Here is how things stand at the beginning of newly-licensed driver Ruby Oliver’s junior year at Tate Prep:
* Kim: Not speaking. But far away in Tokyo.
* Cricket: Not speaking.
* Nora: Speaking—sort of. Chatted a couple times this summer when they bumped into each other outside of school—once shopping in the U District, and once in the Elliot Bay Bookstore. But she hadn’t called Ruby, or anything.
* Noel: Didn’t care what anyone thinks.
* Meghan: Didn’t have any other friends.
* Dr. Z: Speaking.
* And Jackson. The big one. Not speaking.
But, by Winter Break, a new job, an unlikely but satisfying friend combo, additional entries to The Boy Book and many difficult decisions help Ruby to see that there is, indeed, life outside the Tate Universe.
Spoiler warning: Possible spoilers from the first book in this review.
In the second book of the Ruby Oliver series, The Boy Book: A Study of Habits and Behaviors, Plus Techniques for Taming Them by E. Lockhart, we meet Roo again fresh from the throes of her (mis)adventures in the first book. This time, though, the rumors about her had settled down but it doesn’t make her less of a social leper. On the up side, her ex-best friend, Kim, who stole her ex-boyfriend from her is not in school for an exchange program. On the downside, Jackson the ex-boyfriend is still there, and he is sending her notes all of sudden, despite the current attachment to Ruby’s ex-best friend. And then there’s Noel, who’s been hanging around her but only because he doesn’t care what anyone else thinks. Or does he? With even more friendship issues and entries from a notebook called The Boy Book, will Roo find out that there is life other than what she knows?
A little story first, before I talk about the book. When I was in Grade 5, my best friend then and I had a notebook dedicated for our current crushes. Okay, the notebook idea wasn’t entirely original since another group of girls had their own (fancier) notebook, and we just wanted one of our own, too, since we can’t join their group anymore.1 So I got one of the many spare notebooks at home, made some (not-so) fancy artwork on the cover, fashioned a “lock” and made it our crush notebook. There we wrote letters, stories and all sorts of mushy stuff directed to our crushes, the things we can’t bear to say to them in person.2 The notebook pretty much died soon after my current best friend told me to share the notebook with one of her close friends and I wasn’t comfortable with it, also with the fact that I couldn’t keep the notebook at home because people liked to snoop in my room an read my diaries and that crush notebook was sacred and cannot be seen by anyone else, ever!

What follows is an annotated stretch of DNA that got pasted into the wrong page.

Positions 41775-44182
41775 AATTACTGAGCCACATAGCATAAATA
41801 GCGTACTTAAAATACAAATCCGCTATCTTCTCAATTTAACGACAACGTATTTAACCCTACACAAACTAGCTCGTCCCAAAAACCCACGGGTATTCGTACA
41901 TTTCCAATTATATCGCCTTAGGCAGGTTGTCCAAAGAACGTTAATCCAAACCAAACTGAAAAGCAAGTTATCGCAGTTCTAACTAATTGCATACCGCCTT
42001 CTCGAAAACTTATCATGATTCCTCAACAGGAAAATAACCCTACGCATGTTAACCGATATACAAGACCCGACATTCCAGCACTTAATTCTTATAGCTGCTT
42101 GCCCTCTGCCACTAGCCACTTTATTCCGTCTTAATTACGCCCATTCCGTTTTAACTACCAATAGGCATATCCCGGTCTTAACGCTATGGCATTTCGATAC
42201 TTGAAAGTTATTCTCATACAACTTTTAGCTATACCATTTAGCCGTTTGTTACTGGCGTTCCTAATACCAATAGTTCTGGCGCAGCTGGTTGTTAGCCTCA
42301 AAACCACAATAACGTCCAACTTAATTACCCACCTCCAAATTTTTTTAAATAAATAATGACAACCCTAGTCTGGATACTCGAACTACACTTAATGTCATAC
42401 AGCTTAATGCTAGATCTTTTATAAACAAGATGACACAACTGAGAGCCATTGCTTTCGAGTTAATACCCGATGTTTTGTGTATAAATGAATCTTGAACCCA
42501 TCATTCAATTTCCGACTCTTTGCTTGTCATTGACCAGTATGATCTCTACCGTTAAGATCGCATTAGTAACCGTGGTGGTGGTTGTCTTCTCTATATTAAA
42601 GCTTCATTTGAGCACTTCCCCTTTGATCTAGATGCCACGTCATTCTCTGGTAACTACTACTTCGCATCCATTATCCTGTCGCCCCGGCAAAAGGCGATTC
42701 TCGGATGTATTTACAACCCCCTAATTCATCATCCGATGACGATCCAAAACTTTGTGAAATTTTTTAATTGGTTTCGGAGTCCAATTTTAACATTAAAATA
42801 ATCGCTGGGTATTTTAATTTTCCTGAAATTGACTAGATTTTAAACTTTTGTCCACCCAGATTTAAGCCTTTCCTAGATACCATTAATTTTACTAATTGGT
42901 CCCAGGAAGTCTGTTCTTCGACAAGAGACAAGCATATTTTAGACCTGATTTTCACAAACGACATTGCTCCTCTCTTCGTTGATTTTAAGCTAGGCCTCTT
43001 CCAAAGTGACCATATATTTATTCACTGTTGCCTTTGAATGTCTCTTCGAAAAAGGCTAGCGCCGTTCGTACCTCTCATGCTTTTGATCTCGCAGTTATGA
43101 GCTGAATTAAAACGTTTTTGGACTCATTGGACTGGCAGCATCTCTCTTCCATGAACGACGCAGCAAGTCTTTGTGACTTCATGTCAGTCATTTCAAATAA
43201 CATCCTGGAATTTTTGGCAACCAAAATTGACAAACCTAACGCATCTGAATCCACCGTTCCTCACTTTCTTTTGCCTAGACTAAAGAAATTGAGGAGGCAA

I have long burned that notebook (my pages of it, anyway) because I’ve learned that owning a notebook like that with observations and letters about other people (boys in particular) is kind of dangerous, and not really a wise thing to do especially if someone who knows those boys reads it. Think Harriet the Spy. So the existence of The Boy Book in the book with the same name was kind of impressive, especially with the wealth of information Roo and her friends have written there. At her age, I have never even thought of trying anything that was accounted for there.
That’s the thing about The Boy Book: it’s so high school. Not even my kind of high school experiences, too. But not that it’s a bad thing — as usual, E. Lockhart excels in making the characters’ voices authentic and funny. There’s not so much external issues in this book as in the first one. The Boy Book had more of Roo trying to get her feet back under her again after the chaos that is The Boyfriend List, and also finding out just who her real friends are and that there is a world outside of her high school life. I wasn’t a fan of Roo’s choices in the first half of the book, but she grows is a more obvious way later on. Granted, they still revolve around high school, but she showed the first signs of maturity in the book even if she herself said that it wasn’t what she really wanted. But it was the right thing to do. While I liked The Boyfriend List just a little bit more than this, The Boy Book ended in such a way that I immediately wanted to get the next book on my hands and read what happens to Roo and her friends.
The high school tone of this book makes me think that this may be too high school for some older readers, though. Roo’s choices and predicaments a bit shallow compared to the “real life” problems like work and taxes and all that. But then again…that’s high school, you know? Admit it — at one point or another, we all thought that the world revolves around the things we worry about when we were at that age, and if things don’t go our way or if things go out of our control, it feels like the world is ending. Ruby’s story reminds me of my own experiences at that age, and it also makes me sigh with relief that I am already done with that stage of my life.
Now if only I could say the same about taxes.
Reviews of other Ruby Oliver books:
#1 The Boyfriend List
My copy: paperback, gift from Tricia
The Screaming Nitpicker